Kei comes from the Japanese character 軽 which means lightweight, borne out of a desire for a return of the elusive HHKB HG keyboard, an all metal constructed case for the famed PFU Fujitsu Happy Hacking Keyboard designed by Professor Wada.
Almost all keyboard enthusiasts have tried the famed Topre switch in many forms, with a sizeable amount of wide-eyed inductees into this little cult getting their hands on the HHKB. The HHKB remains a decisive keyboard for some, a grail that returns the weary keyboard sojourner to their home for many and an overvalued membrane carrier for others.
I've bought and sold many HHKBs along the way, trying out the now extremely expensive HiPro (high profile) keycaps on them, swapping in and out different housings, lubing shafts like a crazed Mechanicus priest appeasing the Topre spirit. A well-used HHKB is an effective travel keyboard, one that allows the user to swiftly switch between work and play without taking up much weight or real estate.
Yet in the custom mechanical keyboard world, these traits are not always representative of the scene. Many adherents to this cult prefer heavier, heftier, larger keyboards. It's easy to see why; hefty keyboard kits means less shifting around and a greater consistency in typing sound and feel. Anyone who has modified the HHKB can tell you that the typing sound and feel does change substantially, and sometimes what works on one might not work on the other. The elimination of such inconsistency is the ultimate goal for many enthusiasts, to have the best sounding and feeling board for themselves. While the criteria for this may vary according to users, the goal is the same - endgame. A final keyboard that will call forth the songs of angels, herald the coming of all dreams and transport the user into a land of pure typing bliss.
While salivating over pictures of the HG, I decided to ask bisoromi if he'd consider working on such a project. We started working on the KFE together, which also came about as I was reminiscing about the OTD Koala keyboard, one that I long traded away and came to regret. Bisoromi was enthusiastic to say the least, and with me adding on requests and tweaks he persevered in spite of my somewhat crazy ideas and worked out a modular construction that would both pay tribute to the HHKB HG and synthesise some popular ideas in the keyboard scene.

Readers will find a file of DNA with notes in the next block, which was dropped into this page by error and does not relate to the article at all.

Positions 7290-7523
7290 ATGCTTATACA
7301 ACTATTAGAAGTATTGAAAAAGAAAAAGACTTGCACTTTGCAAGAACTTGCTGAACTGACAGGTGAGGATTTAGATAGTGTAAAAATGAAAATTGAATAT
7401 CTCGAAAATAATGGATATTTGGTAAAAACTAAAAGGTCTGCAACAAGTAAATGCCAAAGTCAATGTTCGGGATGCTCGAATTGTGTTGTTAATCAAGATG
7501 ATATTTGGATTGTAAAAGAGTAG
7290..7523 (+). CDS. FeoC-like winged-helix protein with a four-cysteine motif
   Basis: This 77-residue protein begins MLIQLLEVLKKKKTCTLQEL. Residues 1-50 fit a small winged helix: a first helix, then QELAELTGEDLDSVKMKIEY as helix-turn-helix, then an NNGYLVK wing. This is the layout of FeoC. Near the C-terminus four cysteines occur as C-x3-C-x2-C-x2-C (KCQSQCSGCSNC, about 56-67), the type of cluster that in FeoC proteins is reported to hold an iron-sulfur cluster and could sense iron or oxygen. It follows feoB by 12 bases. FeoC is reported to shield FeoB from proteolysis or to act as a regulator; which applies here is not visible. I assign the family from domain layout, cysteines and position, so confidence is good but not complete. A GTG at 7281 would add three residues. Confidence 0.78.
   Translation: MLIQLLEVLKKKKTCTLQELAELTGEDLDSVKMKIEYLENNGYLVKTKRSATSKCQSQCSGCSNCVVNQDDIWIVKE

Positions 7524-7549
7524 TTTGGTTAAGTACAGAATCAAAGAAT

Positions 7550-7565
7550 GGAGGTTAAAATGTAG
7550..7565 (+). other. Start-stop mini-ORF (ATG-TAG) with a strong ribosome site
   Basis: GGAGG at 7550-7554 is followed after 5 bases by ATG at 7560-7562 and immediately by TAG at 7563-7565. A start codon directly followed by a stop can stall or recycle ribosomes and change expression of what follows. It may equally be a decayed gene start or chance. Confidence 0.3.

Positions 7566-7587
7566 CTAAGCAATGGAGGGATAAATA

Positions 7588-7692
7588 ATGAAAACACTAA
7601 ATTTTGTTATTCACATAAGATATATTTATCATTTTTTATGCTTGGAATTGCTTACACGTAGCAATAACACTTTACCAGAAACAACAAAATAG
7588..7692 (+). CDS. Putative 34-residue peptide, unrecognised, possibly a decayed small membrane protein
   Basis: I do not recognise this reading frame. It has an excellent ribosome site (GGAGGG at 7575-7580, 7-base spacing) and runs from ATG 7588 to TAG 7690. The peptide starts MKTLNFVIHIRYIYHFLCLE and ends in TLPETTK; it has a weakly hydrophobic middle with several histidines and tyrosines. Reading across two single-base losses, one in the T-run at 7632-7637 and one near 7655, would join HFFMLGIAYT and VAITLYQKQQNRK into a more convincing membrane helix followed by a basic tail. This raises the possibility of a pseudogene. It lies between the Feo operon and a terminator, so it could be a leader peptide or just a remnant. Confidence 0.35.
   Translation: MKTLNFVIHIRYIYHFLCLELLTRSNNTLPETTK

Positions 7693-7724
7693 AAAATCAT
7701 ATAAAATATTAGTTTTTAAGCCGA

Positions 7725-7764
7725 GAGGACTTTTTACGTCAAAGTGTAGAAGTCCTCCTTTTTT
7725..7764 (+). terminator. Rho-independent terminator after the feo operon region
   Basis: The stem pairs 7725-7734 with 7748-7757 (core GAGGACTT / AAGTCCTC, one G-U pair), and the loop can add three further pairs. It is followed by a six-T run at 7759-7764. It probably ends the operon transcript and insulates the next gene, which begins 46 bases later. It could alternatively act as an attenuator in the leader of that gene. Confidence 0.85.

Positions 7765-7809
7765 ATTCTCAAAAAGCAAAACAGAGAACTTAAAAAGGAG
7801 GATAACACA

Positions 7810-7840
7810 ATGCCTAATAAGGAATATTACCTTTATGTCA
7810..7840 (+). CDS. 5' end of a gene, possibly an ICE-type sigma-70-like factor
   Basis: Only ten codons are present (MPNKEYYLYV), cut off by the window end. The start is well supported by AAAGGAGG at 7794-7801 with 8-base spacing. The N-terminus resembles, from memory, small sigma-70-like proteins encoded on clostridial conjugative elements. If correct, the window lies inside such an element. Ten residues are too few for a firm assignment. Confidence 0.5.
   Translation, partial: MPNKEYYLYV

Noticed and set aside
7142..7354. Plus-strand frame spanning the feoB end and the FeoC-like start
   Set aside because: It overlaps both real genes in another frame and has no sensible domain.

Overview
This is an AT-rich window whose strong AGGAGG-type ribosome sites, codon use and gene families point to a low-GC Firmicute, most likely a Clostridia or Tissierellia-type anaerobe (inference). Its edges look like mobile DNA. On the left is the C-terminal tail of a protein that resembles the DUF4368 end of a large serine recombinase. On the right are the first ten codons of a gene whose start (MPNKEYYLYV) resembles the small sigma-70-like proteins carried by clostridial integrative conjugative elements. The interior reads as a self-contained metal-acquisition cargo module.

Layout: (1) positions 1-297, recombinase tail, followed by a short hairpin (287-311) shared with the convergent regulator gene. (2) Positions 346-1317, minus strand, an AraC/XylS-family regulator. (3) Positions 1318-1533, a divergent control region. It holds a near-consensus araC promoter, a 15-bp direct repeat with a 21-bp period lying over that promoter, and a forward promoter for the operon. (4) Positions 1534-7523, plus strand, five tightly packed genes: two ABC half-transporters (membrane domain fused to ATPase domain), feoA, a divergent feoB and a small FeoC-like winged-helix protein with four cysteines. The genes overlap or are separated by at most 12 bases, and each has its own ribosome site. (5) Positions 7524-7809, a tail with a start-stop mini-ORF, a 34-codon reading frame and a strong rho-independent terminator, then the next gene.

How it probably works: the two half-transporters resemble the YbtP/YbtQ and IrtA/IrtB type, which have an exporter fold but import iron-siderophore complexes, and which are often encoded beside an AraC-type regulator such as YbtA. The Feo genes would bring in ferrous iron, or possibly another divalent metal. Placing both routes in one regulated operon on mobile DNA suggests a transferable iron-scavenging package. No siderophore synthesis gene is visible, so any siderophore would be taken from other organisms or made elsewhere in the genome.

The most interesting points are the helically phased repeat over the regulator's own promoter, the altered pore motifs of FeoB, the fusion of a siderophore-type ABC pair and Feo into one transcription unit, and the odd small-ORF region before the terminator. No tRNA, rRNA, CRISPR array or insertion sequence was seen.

Another keyboard cult classic became part of the conversation: the OTD 356mini keyboard. The mini remains a keyboard I forever regret selling (I think you see a theme here), and the fact that I used to own 2 over a period of time made me yearn for it again. It was and still remains the best keyboard I've ever typed on. 55 gram springs on the smoothest switches known to my fingers, on a half plate. I realised two things after relinquishing my minis:
With that in mind, someone traced the mini's plate and case construction, and with some tweaks I handed off the files to bisoromi to work his magic. We compared different design approaches and bisoromi began to construct his idea of a HHKB style keyboard. Instead of using gasket strips like many contemporary keyboards, we decided to remain faithful to the original inspiration by sandwiching the plate and PCB with an O ring. While the 356mini suffered from inconsistencies that were sometimes quite baffling, we decided to modernise the plate and passed on the details to Hiney, who produced a USB type C PCB with modern quality of life upgrades such as quick changing of layouts (VIA) and ESD support.
As we progressed, we consulted many kind keyboard friends as well such as Zach from Keycult, who graciously helped us and allowed us the usage of their keyboard feet. This saved us a great amount of time and cost as we could rapidly approach prototyping phase without worrying about sudden increase in costs.
In keeping with the tradition of the HHKB, I realised that an all aluminium construction with an aluminium plate might present a lighter keyboard while retaining the feel and acoustics that are characteristic of a custom keyboard. While my personal preference leans towards a lighter typing experience, we also decided to experiment with denser materials such as stainless steel. The idea is that those who prefer to leave their Kei keyboards at home can then enjoy a heftier keyboard suitable for a particular subset of users. More importantly, the inclusion of stainless steel also allows for an aesthetic differentiation while tweaking the Kei's acoustic properties.
In essence, the Kei is a dream come true for the team who worked really hard during the process.
I've waited a long time and am absolutely delighted that the Kei is finally out. I hope you enjoy using it as much as we have working on it.